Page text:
Summer Pathways Connects iGEM Teams and High School Students
Boston University iGEM teams hosted 26 high school girls interested in pursuing a STEM-oriented college education on July 12th for a day of interactive activities, discussions and a forum about synthetic biology.
The event began with iGEM private investigator Doug Densmore introducing the field of synthetic biology and a short video about the terraforming of Mars, which was to be discussed later in the day.
After that, the girls were split into three groups to participate in activities the iGEM teams had planned.
Inspired by the Museum of Science: Building with Biology event they had recently participated in, the iGEM teams decided to break their one hour session with the girls into two blocks. The first half hour was divided into three activities: one for Wetlab, one for Hardware and one for collaborative.
For the Wetlab activity, the girls were presented with a scenario they needed to solve using synthetic biology principles and cutting pieces of yarn, analogous to genes. Then, they discussed the ethics and feasibility of their work.
The Hardware activity was an introduction to basic circuitry which the team presented with a poster and a breadboard with a tricolored diode. They also showed the girls their microfluidic chip that they are working on as part of their project.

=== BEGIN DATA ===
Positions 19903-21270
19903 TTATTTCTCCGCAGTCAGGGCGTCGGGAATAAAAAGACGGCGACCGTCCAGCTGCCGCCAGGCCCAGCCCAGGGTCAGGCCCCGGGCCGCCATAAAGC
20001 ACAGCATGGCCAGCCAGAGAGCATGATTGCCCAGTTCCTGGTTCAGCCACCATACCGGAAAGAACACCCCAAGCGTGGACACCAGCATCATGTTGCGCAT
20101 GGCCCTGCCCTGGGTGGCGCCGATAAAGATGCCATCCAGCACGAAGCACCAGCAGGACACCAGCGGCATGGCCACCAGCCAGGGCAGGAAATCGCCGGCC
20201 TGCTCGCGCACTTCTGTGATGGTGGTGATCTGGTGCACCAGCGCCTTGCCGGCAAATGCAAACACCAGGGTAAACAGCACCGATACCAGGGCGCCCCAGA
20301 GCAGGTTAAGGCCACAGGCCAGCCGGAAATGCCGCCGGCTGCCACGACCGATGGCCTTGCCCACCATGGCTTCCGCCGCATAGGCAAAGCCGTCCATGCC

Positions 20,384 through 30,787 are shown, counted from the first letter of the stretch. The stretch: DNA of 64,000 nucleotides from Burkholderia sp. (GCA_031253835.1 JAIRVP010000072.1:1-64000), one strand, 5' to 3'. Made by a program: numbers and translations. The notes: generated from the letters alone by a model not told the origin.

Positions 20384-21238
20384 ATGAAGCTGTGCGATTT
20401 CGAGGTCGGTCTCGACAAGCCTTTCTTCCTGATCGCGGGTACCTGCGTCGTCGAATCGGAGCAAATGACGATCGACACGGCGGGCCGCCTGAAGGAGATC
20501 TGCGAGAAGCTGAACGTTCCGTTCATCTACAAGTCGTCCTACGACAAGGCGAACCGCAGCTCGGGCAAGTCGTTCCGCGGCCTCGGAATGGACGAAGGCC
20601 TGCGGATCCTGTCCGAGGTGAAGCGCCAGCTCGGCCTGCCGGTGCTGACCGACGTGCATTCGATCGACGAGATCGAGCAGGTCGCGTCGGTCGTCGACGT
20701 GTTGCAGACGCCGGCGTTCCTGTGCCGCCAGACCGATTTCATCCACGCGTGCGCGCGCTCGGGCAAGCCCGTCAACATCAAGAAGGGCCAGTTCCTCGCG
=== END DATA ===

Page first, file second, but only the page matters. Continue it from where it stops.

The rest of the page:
The collaborative activity was an introduction to the Wetlab project of engineering gene expression illustrated through the team’s circuit box presented at Building with Biology. It also included how parts of a circuit were analogous to aspects of biology, and how logic circuits and engineering principles are placed into living cells to create the field of synthetic biology.
The second part of the workshop was an ethical discussion on the hypothetical scenario of earth’s overpopulation and the possibility of terraforming Mars. After splitting into groups and doing background reading, the girls launched into discussions about whether Mars should be terraformed, the methods used to inhabit Mars, the ethical implications of their chosen methods to Mars and Earth and how synthetic biology could be used to overcome some of the problems that could arise from their decisions.
Professor Densmore concluded the workshop, asking if the girls learned at least one thing from the day’s activities. There was not a single person who said she did not.
The girls were very animated and thanked the teams tremendously, some saying they may pursue synthetic biology in the future. The iGEM teams walked away smiling as well, happy to share their knowledge and excitement about their work.